Yes, four hours out of cell sounds a lot better than one or two, and should reduce the number of suicides, attempts, mental deterioration and self harm that typically result from solitary confinement. However, there is no evidence that four hours is a safe limit. Nor can we expect that inmates will get it: lockdowns are frequent and result in inmates not leaving their cells at all, even for an hour. We also realize that your department does not track this.

The whole “structured intervention unit” concept is a guess. Who has tried it? Your bill would permit any existing prison or part of a prison to be designated a “structured intervention unit,” so how will it be any improvement, for mental health and rehabilitation purposes?

We strongly recommend that you, instead, work on measures known to help: reduce the numbers sent to solitary (you have done this before–try more).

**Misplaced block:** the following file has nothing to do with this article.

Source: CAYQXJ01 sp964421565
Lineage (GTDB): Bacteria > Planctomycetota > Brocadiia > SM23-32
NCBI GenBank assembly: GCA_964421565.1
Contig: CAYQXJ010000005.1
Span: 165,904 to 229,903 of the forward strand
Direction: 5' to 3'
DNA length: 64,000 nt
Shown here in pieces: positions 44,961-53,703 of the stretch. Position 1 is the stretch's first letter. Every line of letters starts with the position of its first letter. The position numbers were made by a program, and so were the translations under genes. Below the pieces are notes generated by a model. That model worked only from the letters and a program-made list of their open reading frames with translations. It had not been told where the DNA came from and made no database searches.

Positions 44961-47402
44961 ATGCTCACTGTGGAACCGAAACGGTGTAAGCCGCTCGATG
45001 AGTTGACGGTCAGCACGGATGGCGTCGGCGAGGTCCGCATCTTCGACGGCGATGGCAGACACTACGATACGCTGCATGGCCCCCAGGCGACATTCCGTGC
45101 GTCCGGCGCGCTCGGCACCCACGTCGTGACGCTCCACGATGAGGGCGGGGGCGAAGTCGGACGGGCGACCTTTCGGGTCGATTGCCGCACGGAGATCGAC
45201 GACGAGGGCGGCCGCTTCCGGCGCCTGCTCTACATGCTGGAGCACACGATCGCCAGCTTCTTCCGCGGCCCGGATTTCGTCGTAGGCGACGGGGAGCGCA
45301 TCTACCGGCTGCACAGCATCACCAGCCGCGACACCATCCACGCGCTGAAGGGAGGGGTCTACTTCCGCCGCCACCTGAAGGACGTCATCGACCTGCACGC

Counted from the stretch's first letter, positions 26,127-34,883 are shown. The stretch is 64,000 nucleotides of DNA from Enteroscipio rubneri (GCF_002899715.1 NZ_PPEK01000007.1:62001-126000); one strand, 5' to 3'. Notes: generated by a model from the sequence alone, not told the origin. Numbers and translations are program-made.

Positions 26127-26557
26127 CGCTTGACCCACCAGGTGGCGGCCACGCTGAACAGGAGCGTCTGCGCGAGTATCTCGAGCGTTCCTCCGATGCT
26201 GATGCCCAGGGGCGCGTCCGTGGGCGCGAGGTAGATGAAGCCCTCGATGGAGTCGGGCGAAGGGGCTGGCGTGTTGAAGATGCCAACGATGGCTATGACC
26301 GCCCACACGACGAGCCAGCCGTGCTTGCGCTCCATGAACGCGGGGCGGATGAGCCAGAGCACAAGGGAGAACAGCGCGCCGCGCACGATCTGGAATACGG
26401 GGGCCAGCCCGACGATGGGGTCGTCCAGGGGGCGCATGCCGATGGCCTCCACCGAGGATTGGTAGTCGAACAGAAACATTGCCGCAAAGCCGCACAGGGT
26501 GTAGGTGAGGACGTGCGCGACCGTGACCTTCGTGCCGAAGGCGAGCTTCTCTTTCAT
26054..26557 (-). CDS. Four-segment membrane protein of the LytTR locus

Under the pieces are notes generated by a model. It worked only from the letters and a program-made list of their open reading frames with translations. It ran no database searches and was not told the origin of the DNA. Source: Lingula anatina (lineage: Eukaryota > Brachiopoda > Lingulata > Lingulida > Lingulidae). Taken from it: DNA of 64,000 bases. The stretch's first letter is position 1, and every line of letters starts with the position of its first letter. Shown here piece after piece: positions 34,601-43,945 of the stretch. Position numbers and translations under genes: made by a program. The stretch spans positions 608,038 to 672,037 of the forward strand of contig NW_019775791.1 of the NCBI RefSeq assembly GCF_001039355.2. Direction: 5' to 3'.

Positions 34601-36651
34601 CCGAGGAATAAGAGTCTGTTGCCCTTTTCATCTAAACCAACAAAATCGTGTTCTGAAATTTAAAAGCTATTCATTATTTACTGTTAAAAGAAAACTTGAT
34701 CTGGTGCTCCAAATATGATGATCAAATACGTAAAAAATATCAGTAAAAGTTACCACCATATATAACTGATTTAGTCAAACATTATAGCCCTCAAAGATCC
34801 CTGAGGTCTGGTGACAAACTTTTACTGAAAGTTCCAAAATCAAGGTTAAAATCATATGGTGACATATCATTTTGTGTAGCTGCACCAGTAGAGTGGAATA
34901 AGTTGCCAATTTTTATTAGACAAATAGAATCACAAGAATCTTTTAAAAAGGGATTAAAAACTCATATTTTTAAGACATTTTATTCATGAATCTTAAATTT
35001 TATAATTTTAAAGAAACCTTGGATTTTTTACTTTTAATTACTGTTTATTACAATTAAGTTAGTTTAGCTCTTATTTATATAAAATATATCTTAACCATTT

• Make a firm exception for solitary for those under 25 years of age. It is known that the brains of persons under 25 are still developing, so that young inmates are liable to long-term damage from solitary.
  • Amend the classification system–no legislation required. Get rid of the “food slot” for communications. Such may be needed for extreme cases, but most inmates in solitary are not there because they are a danger to correctional officers, but because they fear harm to themselves, or have caused some kind of difficulty short of violence. Currently, to open the door of solitary cell requires the presence of 3 officers, 2 at the door, and one at a short distance away. Hardly necessary for most solitary inmates. Classify! To move an inmate in solitary requires the use of shackles–again, hardly necessary for someone who is no threat to others but fears for his own safety. Refine your regulations!
  • Better training for correctional officers. We recommend that CSC facilitate the creation of a certificate programme, to be given at a regular college, not connected with the department. However, this will require the department recognizing and rewarding the earning of such a certificate. Correctional officers are being called on to do more by way of rehabilitation–they need more training to do this. Current practice is rudimentary. Training is needed.